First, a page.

Pit blinds work if you are restricted to 1 field, but are costly and generally need to be dug 6 months prior so that the vegitation has a chance to grow around them agin so it looks natural.
I would keep away from the goose chairs.
3) Decoys. Use good or better quality decoys.
Use full bodies such as Big foot and Green Head Gear as they are the best mass produced and hold up well.
If space is a problem (lack of trailer or stoage) use Silos, go with Real Geese Pro series as 1 side has a no glare to it (no reflection of the rising sun-which will spook incoming geese).
Keep away from the 1/2 shells IMHO. If you must use shells, go with the 3/4 body shells such as G&H and buy the magnum sized ones.
Also consider adding movement to about 1 decoy per 6 by added a Decoy Dancer, or swivel base, or similar.
Also important is flagging. Buy a few videos of the Pros and watch how you are flagging.
4) Calling. Calling is important, but often guys over call and flare the geese. It is best to under call than over call. Each day is different, experiment as to what they want to hear. If you buy a call, buy the instruction VIDEO with it, meaning forget the cassete or CDs, get the video because in calling geese, how you hold your hands with the call is very important, so watching it is a big help. Flutes VS Short reeds have 2 completly different ways in how you control the air used in the calling. Both are effective. I know that Zinks SR-1 is one of the easier SRs to learn and comes with a video. On SRs it takes some guys a couple of weeks, some years to become proficent with it--so start now to learn it. Flutes are much easier to learn to call but have limitations in the overall notes it can produce. The very easiest to learn is the Big River flute, but alot of guys use it--but it does have a very low low end sound to it-which makes it suited well for over water hunting conditions and the Giants if the hunting pressure is light. ALso check around where you live to see if there is a Duck and Goose calling Assn. some states have monthly meetings, go to them and abserve and absorb info. And do not be scared off off by the competition callers. Just frankly say you want to learn how to "meat" call, meaning hunting VS competitive calling. If no Calling Assn around, ask some of the hunting retailers in your area if they know of anybody that can help you learn the basics of calling.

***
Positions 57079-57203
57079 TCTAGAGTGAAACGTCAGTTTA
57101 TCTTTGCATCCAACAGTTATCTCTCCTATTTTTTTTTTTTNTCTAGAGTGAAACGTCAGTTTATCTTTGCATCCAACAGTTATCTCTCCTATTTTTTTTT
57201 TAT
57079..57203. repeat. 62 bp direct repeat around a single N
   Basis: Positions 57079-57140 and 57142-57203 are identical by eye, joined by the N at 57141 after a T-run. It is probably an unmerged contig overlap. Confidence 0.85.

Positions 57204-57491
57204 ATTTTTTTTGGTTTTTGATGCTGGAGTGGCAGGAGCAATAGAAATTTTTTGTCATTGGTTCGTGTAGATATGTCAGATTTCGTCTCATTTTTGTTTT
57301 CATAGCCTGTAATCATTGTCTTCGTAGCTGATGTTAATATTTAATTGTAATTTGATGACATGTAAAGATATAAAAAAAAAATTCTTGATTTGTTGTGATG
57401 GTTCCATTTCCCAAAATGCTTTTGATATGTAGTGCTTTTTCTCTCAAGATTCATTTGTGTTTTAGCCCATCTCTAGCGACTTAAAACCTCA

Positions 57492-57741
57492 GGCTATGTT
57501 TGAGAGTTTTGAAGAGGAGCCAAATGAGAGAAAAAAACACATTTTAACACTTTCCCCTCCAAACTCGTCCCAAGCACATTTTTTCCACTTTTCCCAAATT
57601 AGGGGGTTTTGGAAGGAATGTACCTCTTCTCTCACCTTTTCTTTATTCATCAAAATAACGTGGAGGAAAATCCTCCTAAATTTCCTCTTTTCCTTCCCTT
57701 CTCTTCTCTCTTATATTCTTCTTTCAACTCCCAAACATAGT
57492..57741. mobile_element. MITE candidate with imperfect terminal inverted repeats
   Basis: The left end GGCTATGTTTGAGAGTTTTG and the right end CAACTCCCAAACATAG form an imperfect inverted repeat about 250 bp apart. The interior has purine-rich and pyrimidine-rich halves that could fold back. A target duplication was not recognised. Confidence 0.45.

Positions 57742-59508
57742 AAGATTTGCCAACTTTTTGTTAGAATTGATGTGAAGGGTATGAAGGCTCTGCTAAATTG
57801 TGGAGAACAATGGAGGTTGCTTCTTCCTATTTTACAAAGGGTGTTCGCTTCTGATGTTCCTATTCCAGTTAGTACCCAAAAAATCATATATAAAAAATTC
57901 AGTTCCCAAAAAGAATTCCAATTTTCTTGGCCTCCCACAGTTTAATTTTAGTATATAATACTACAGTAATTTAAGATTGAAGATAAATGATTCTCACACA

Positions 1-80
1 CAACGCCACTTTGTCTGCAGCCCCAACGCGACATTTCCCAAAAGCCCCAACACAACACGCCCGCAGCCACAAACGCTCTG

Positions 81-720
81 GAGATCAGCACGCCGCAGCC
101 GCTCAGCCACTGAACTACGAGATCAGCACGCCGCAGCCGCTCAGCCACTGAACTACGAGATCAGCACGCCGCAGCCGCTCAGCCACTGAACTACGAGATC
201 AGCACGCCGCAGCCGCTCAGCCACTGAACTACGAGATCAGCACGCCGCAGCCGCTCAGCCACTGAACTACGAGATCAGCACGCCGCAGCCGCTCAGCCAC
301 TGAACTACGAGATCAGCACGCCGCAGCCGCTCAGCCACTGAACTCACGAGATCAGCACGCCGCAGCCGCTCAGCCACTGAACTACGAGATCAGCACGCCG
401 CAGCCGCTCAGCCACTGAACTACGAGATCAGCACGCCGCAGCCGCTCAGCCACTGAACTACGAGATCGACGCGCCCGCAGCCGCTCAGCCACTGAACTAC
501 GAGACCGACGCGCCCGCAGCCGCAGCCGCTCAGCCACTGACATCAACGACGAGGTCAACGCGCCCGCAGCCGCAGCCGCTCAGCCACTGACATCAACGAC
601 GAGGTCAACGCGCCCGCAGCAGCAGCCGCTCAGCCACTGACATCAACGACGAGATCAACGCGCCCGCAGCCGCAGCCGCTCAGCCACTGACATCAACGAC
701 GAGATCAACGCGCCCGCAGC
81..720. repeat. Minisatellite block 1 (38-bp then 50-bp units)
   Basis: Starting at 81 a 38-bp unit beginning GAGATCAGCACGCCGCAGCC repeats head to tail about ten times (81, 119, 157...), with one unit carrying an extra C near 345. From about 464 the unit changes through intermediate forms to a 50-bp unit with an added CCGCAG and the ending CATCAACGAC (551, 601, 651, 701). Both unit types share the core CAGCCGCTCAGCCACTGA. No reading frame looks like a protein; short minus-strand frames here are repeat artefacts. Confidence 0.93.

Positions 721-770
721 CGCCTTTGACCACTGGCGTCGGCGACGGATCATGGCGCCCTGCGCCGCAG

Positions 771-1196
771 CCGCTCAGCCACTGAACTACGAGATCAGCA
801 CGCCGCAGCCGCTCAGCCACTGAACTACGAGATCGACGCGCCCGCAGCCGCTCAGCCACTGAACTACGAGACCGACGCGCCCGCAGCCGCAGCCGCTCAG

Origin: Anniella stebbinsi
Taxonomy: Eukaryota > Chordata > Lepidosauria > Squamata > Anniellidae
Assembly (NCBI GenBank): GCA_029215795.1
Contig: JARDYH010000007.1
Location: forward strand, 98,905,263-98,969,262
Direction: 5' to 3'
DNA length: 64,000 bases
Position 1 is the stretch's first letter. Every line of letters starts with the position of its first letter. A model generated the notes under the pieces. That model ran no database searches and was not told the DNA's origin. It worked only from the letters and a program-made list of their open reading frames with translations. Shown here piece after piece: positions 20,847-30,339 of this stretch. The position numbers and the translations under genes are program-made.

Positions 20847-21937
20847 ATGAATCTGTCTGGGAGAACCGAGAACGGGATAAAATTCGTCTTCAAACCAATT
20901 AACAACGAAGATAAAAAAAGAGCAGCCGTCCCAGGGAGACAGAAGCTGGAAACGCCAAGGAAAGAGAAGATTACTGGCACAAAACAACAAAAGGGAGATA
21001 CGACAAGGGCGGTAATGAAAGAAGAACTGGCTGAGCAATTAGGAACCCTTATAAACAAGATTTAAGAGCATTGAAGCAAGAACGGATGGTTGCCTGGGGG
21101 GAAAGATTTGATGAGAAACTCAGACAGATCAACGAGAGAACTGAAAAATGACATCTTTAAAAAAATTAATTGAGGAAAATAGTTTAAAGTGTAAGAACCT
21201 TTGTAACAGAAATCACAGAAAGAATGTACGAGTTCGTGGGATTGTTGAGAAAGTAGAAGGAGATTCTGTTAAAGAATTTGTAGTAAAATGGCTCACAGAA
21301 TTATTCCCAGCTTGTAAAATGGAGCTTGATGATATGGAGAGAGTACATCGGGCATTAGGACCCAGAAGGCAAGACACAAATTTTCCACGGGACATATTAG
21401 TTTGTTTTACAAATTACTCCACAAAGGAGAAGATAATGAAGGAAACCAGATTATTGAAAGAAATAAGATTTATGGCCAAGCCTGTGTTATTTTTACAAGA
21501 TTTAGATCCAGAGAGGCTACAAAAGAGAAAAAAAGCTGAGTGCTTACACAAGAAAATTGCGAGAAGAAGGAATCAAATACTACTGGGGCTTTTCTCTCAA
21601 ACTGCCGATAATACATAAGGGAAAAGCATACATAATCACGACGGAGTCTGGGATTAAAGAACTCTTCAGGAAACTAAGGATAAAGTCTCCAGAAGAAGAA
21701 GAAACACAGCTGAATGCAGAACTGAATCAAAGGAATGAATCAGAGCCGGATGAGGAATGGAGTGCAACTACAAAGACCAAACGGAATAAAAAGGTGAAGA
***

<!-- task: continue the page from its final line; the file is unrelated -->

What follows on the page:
Just remember, we all have our opinions and different experiences, and of course the regional hunting varies widely too across the US and CA, meaning there are variables to consider. But the above info I beleive most would consider good sound info.
And to answer your original question, I've shot a lot of geese over 9 full bodies, a mix of feeders and uprights. But as the season progresses and the flocks get bigger, it does take more decoys.
h2o and tikka said it. If you have access to fields where the geese are feeding, you don't need many decoys. Sometimes i use around a 100 goose deeks when i'm in my duck blind on the river. I never have as much luck there on geese cause geese are worried about eating rather than loafing like a duck. Its when I get out in a cornfield or prairie where they're feeding that I nail them. I have to haul my dekes in too so I don't use many, but they get the job done. Remember, like they said, location, location, location. The rest will fall into place.
I have hunted my who life time here in Nebraska for geese. As times have gone by waterfowling has gotten bigger and bigger in this area. Also the pressure on the birds has also. I use 18 to 36 decoys up until mid Dec. Then as the migration gets into full push through here I will go up to using 8 to 10 dozen decoys. But as season get close to ending per say the last 2 to 3 weeks of season I will drop back to 9 to 18 of my best decoys. Dropping to the smaller spear later in the season has killed me more birds then anyone else who hunts the area I do while they are still running 7 to 12 dozen decoys in a field.